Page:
Tibial Nail Removal in Younger and Active Patients with Discomfort: A Cohort Study of 40 Patients

Katrine Borum, Kristoffer B Hare, Peter T Jessen

Publikation: Bidrag til tidsskriftArtikelForskningpeer review


An essential part of any sampling or analytical process is ensuring the integrity of the sample from collection through data reporting. A Chain-of-Custody is necessary if there is any possibility that litigants will use analytical data or conclusions based upon that data in litigation. This chapter describes the components of a Chain-of-Custody and the procedures for the use. "Chain-of-Custody" is defined as the documentation of the history of samples through all possession and handling from the time of collection through analysis and final disposition. Consider all ambient sampling data collected in the State of Indiana as having potential use in court; therefore, all sampling data must follow a Chain-of-Custody procedure. In cases involving no litigation, many Chain-of-Custody procedures are still useful for routine control of validity of sample data. 2.0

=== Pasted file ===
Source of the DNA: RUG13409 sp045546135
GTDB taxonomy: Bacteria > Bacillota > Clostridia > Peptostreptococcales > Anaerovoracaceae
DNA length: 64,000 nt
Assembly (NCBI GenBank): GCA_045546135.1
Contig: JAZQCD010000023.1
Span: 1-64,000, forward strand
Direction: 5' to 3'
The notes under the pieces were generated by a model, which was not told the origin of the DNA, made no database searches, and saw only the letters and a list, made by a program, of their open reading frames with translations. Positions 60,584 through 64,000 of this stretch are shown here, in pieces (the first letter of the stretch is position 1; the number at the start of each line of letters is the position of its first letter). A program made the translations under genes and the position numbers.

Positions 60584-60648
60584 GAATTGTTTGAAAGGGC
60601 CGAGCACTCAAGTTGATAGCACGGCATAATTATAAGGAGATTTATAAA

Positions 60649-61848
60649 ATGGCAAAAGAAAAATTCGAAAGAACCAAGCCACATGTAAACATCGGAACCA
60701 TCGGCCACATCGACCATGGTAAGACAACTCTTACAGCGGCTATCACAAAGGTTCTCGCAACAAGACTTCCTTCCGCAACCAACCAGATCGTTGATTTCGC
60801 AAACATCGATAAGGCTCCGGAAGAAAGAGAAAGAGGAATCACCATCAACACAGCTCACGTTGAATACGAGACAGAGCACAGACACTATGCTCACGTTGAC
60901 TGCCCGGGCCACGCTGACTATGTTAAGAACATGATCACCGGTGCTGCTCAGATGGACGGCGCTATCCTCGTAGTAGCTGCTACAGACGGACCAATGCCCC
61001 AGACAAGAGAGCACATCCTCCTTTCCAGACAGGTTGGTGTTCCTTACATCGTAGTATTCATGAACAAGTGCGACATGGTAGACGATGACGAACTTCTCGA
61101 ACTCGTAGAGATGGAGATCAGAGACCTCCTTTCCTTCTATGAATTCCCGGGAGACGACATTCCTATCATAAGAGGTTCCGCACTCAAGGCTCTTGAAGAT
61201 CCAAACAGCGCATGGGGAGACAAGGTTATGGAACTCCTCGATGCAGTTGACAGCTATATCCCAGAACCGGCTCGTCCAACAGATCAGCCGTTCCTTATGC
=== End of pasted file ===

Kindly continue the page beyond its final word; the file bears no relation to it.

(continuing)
Sider (fra-til)1-5
Antal sider5
TidsskriftJournal of Exercise, Sports and Orthopedics
Udgave nummer1
StatusUdgivet - 2016


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